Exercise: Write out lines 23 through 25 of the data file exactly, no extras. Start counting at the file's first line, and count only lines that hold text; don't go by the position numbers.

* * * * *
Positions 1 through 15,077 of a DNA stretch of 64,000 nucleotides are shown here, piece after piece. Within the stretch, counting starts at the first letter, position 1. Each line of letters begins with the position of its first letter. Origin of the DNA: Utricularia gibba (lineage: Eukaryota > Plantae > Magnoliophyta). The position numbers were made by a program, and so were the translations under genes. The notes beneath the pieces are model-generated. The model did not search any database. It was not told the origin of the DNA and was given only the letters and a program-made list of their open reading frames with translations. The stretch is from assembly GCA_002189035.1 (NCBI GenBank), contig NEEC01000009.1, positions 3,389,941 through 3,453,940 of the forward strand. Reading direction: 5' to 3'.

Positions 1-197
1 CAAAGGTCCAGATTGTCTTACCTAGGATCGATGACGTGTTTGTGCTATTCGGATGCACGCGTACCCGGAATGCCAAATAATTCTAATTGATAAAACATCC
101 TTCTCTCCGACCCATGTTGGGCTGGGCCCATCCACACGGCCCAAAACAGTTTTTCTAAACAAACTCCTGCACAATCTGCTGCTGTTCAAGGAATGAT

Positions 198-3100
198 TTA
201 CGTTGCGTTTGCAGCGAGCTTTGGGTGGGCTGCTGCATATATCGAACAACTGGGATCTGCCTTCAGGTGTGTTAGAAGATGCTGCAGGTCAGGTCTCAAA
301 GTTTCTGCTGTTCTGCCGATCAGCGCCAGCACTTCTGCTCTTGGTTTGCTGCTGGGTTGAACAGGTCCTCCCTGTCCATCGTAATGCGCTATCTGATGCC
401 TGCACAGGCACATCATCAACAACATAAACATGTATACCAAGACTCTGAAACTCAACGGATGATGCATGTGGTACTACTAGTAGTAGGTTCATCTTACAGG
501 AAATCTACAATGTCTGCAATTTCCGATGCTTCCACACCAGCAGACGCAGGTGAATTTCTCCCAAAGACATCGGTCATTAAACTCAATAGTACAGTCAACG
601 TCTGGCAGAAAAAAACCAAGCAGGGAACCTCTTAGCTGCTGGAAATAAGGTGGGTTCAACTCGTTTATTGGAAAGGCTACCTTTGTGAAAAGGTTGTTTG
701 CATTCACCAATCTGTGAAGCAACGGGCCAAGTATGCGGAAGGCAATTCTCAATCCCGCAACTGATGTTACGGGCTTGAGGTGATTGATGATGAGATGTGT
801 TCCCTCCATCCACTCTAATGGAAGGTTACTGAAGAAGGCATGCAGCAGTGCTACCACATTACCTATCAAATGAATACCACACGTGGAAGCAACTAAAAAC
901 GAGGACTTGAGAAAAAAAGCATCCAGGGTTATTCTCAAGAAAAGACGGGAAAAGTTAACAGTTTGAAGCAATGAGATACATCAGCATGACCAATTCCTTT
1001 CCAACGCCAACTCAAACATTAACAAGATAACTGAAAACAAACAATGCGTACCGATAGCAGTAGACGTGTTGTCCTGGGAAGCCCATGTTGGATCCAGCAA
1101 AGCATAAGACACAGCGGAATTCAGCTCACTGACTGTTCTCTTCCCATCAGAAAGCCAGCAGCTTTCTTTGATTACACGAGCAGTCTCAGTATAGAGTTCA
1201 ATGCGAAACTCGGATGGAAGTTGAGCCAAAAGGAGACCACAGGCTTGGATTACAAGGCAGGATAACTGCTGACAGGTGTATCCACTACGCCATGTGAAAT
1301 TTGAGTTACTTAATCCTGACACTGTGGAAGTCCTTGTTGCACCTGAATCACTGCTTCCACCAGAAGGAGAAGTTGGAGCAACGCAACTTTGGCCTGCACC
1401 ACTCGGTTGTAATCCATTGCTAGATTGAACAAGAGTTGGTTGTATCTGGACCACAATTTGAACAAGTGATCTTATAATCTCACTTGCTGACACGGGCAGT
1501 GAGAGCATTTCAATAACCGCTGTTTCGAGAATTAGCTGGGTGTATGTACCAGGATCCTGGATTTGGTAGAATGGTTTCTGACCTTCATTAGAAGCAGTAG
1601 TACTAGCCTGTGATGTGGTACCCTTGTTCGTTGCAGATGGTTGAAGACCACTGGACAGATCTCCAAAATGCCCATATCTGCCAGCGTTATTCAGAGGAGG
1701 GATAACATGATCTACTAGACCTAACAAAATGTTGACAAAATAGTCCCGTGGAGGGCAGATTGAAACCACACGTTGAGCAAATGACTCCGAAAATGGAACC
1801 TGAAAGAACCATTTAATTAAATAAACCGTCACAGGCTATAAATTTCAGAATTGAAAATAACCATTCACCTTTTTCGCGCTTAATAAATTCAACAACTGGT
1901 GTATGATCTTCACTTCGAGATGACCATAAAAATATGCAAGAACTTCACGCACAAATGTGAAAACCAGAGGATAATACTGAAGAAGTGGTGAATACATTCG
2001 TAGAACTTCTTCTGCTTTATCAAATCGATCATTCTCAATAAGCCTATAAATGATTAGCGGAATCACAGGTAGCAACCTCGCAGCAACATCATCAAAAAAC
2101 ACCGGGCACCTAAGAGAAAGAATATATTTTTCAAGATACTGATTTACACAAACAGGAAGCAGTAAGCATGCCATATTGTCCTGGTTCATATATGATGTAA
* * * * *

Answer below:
1801 TGAAAGAACCATTTAATTAAATAAACCGTCACAGGCTATAAATTTCAGAATTGAAAATAACCATTCACCTTTTTCGCGCTTAATAAATTCAACAACTGGT
1901 GTATGATCTTCACTTCGAGATGACCATAAAAATATGCAAGAACTTCACGCACAAATGTGAAAACCAGAGGATAATACTGAAGAAGTGGTGAATACATTCG
2001 TAGAACTTCTTCTGCTTTATCAAATCGATCATTCTCAATAAGCCTATAAATGATTAGCGGAATCACAGGTAGCAACCTCGCAGCAACATCATCAAAAAAC